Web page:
"I have wanted," she said, "to do this for so long."

I met Reynaldo Roter, a 49-year-old immigrant from the Philippines. In his old country, he had been a salesman, a "businessman." Here, he parked cars, tended bar, learned to "take any work they give you, in order to survive." Over 10 years he had managed to save a few thousand dollars, enough to gain access to a small plot of land and some bonzai seedlings. Exotic Bonsai is what he wants to call his company.

Was he scared?

"Why," he asked, "should I be scared? I know bonsai."

I met a mother of three who, with her husband, intended to run several home businesses, selling telephone services, discount travel packages and the like on the side. They had paid $495 apiece for franchise start-up kits at a convention. She spoke of a desire for "supplemental income, a little more financial security." She spoke of saving enough to someday move "to a better place."

I met a couple of guys starting a janitorial service. "Everybody needs toilet paper," one explained merrily.

They wore beepers and seemed quite secretive, and only after a promise of anonymity would they explain. They are sales reps for an existing janitorial company. They were supposed to be on the road right then, making calls. But they could see the future, and it was not bright. "It's a good business," one said, "but the people who run it don't know what they are doing. It has nothing to do with the recession, but it is going to go under. When it does, we will be ready."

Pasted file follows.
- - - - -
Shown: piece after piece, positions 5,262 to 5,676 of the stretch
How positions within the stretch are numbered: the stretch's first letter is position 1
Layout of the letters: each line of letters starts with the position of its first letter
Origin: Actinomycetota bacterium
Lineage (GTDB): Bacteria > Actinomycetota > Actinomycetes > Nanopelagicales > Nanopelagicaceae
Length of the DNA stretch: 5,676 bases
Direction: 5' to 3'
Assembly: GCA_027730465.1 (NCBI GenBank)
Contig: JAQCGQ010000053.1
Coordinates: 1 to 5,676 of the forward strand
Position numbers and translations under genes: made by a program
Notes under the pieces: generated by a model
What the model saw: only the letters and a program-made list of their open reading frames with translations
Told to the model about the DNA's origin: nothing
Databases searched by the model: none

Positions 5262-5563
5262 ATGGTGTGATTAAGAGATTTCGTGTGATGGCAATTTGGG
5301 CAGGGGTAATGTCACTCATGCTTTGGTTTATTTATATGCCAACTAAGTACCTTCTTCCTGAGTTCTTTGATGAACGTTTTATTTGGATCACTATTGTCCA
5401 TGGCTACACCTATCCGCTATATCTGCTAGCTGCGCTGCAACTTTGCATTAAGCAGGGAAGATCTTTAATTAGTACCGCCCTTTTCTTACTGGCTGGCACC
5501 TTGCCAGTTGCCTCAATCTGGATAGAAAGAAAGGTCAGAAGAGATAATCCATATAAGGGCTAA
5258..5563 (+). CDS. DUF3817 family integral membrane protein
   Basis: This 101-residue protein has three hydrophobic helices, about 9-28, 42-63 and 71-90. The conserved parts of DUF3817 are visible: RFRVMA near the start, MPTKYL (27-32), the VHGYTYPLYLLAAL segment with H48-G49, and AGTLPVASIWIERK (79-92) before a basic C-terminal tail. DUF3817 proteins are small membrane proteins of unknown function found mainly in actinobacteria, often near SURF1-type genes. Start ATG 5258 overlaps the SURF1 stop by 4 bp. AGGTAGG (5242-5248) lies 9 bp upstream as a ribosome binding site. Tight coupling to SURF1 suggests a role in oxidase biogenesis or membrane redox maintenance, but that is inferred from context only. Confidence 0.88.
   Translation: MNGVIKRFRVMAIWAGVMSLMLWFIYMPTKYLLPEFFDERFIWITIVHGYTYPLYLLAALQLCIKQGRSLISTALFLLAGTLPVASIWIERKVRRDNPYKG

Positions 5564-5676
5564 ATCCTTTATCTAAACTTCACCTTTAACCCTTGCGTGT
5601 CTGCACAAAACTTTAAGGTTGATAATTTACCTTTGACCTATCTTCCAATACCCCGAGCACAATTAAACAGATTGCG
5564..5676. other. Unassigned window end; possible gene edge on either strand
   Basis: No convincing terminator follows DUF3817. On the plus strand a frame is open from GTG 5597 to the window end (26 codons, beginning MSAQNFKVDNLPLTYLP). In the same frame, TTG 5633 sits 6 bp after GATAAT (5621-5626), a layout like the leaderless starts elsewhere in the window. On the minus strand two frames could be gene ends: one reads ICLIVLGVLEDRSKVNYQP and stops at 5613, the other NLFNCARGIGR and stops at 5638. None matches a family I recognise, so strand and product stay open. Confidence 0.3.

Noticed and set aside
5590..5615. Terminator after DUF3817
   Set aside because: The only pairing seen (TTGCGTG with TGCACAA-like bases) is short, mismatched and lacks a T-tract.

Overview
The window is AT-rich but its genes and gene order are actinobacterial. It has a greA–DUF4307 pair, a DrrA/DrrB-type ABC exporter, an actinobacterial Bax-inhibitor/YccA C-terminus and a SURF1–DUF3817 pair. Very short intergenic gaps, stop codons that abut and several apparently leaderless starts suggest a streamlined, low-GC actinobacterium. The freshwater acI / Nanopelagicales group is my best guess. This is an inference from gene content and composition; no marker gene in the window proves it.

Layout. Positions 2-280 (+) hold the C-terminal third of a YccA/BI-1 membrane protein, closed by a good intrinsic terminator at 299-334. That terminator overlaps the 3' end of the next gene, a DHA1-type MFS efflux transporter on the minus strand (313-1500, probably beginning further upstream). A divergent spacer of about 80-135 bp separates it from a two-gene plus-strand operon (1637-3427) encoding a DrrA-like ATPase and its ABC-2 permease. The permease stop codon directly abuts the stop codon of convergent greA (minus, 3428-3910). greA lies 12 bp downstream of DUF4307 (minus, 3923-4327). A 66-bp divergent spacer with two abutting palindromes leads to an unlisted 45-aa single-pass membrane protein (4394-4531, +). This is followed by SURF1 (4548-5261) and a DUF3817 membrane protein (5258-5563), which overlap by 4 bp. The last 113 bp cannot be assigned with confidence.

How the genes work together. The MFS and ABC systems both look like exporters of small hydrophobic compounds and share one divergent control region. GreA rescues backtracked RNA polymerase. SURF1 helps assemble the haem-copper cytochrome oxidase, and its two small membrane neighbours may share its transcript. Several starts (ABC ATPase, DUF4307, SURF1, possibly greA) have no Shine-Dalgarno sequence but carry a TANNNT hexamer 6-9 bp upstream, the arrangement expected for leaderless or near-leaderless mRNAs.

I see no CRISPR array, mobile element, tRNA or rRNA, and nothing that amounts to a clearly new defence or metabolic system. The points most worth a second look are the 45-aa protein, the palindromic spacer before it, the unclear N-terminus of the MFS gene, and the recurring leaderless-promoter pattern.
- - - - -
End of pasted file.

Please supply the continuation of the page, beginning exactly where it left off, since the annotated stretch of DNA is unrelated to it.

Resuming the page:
I met Angel. Mother of three, she had worked 14 years as a secretary for a national telephone company. She had been laid off. "I never thought that would happen," she said. This calamity forced a family decision. Her husband would quit his job with a furniture company. They would invest her severance and start a furniture company of their own.

"It's been a long time coming," she said. "It's scary to take that first step. But everybody has to do it sooner or later, right? Everybody has to take a chance, if they want to take some control over their own lives."

They had discussed moving to another city, another economy, but that conversation, Angel said, "lasted about three minutes. I am from here. I was born here. East L.A. So was my husband. I don't know any other place. I feel comfortable here. This is all I know."

I asked Angel what was the big dream, and she flashed a smile.

"A pool," she said, without hesitation.

In all I met maybe a dozen people starting new businesses. Dozens more passed through Room 2207 before I could hear their stories. A county worker told me they come each day "by the hundreds. Hundreds and hundreds. You can see a lot of hopes and dreams in this room."

And you can hear a lot of stories. And taken together maybe the stories say something about the city. And maybe they don't. For there is no sum to this equation, only parts. The parts are the people. And there are millions of them, each an expert on the question of what might await the Next Los Angeles.